It might be creating bike lanes or repainting pavement markings on a street that’s too wide or dangerous. It might be creating a pedestrian sidewalk in a vital location. It might be planting trees in a park that’s too hot for kids to play in during summer. These are the kinds of small, modest investments that make a real difference in citizens’ lives and show them you care.

4. Also, look for what’s about to fail or break.

It might not seem sexy or glamorous, but getting out in front of problems will save money in the long run. Being proactive helps build community pride and it also says to citizens, “Let’s keep our house in working order. We’re worth it.”

5. Ask, “How can we create a good first impression on visitors?”

What is the first thing visitors see when they arrive in the community? Is there a prominent landmark, a beautiful building, or a big piece of public art that creates the feeling that they’ve arrived at a special destination? If not, maybe there should be. What people see is a big part of creating your brand and that “sense of place” that makes people proud to be a citizen.

6. Make sure prominent landmarks look fresh and appealing.

If landmarks in the community don’t look welcoming and well maintained, then do something about them right away. The way a city is kept says a lot about how its residents see it.

When retired Navy Vice Admiral Jack Fetterman came to Pensacola, he noticed the landmark water tower had peeling paint and suggested we paint it right away. While it’s no longer functional, the tower is a symbol of Pensacola, and it’s the first thing people see when they come downtown. It appears in a lot of tourist photos. It deserved to be refurbished. This was a relatively simple fix that has made a big impact.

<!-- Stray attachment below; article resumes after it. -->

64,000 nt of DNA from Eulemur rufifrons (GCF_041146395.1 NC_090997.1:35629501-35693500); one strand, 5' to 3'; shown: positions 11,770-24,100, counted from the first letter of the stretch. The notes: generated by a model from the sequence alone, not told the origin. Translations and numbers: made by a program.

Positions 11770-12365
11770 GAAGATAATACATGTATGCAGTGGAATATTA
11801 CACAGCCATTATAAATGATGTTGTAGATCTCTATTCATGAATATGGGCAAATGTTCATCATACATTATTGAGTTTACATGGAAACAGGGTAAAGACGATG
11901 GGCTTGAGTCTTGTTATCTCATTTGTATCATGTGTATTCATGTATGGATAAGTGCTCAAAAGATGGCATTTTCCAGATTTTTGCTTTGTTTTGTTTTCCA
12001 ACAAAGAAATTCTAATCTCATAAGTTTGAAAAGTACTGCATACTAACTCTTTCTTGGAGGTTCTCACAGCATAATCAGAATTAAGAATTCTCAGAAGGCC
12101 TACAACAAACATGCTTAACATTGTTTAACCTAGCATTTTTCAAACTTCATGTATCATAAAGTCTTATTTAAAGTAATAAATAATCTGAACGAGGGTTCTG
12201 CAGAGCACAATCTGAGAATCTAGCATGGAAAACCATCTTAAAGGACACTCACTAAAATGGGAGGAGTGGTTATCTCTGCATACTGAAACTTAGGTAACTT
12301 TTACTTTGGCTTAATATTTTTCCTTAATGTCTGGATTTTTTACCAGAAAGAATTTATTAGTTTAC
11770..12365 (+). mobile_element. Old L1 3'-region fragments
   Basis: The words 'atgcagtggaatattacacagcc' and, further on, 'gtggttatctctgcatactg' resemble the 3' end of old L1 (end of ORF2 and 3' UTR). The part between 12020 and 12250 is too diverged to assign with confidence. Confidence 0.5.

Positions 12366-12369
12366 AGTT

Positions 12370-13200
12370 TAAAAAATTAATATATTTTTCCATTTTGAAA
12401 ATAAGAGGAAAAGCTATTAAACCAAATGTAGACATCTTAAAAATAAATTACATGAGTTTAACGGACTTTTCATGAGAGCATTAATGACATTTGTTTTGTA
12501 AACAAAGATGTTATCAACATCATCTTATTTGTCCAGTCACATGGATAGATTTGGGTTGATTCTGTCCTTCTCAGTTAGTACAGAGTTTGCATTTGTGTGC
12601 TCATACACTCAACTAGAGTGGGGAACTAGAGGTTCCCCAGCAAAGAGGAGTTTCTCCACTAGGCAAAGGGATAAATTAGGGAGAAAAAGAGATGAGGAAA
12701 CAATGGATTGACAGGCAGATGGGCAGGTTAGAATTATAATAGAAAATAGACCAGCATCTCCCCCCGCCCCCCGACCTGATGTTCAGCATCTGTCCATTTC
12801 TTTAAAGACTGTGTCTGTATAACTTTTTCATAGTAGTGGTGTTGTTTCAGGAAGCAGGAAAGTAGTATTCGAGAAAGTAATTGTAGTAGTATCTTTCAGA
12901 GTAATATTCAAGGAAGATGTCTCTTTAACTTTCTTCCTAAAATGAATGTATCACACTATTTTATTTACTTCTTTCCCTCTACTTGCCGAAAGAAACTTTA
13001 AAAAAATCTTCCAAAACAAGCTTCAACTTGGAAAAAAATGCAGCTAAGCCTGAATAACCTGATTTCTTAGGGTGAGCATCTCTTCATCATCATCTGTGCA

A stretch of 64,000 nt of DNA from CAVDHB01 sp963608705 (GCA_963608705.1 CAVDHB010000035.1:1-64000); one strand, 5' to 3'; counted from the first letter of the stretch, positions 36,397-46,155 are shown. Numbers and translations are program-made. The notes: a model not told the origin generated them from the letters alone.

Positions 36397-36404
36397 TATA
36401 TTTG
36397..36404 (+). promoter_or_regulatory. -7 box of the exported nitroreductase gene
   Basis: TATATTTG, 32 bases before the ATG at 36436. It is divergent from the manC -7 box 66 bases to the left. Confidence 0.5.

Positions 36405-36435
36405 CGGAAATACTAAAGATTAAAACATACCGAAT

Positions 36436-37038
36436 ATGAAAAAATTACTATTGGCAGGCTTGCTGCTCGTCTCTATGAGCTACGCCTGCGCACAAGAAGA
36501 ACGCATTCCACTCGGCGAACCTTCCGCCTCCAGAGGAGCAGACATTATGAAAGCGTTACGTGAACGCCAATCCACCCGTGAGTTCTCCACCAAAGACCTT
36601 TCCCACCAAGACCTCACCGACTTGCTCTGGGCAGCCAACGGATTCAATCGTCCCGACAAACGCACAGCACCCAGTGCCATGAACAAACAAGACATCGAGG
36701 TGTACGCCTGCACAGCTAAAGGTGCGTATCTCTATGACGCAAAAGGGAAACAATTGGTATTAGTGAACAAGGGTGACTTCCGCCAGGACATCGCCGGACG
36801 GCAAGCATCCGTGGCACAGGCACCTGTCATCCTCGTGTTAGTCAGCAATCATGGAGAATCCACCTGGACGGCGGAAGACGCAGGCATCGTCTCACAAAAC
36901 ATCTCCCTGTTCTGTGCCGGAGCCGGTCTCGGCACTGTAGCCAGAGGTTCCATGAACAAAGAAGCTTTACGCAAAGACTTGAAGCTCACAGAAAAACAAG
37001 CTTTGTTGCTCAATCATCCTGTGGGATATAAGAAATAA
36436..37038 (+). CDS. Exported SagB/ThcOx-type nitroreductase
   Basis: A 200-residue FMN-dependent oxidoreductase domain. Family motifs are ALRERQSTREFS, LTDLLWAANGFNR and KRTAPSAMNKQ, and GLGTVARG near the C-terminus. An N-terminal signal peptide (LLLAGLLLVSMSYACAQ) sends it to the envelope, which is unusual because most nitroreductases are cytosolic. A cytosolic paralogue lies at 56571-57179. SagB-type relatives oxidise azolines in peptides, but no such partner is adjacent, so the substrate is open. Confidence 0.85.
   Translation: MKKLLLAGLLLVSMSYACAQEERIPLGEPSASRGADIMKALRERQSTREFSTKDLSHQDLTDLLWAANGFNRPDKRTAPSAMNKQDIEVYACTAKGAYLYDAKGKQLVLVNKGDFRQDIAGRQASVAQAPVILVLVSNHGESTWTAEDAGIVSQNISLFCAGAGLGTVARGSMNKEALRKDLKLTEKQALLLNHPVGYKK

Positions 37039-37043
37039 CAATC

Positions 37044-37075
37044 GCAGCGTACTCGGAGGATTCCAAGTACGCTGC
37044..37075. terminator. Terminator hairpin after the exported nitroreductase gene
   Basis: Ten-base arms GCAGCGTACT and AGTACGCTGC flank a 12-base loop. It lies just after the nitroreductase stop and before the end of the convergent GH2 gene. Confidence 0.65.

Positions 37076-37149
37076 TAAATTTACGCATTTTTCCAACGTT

7. Keep the community clean and green.

Just keeping a city clean and attractive—and maybe even planting a few flowers — can make a huge difference. There is even a fair amount of evidence that creating a cleaner, greener, better-maintained community can lower crime rates. Certainly, attractive communities have higher property values, attract more businesses, and promote loyalty in citizens.

Small, carefully thought-out changes can make a big difference in how communities look. People notice these things right away. They spark a big surge of pride. Citizens get excited about their community again, perhaps for the first time in a very long time.

These changes may seem tiny, but they make a huge difference in how a community feels about itself. Before they even realize it, they’re on their way to vibrancy. When you love yourself, your mindset shifts. You believe you deserve a better quality of life and you’re willing to do the things that make that happen.


Quint Studer is author of “Building A Vibrant Community: How Citizen-Powered Change Is Reshaping America” and founder of Pensacola’s Studer Community Institute, a nonprofit organization focused on improving the community’s quality of life and moving Escambia and Santa Rosa counties forward. He is a businessman, a visionary, an entrepreneur, and a mentor to many. He currently serves as the Entrepreneur-in-Residence at the University of West Florida.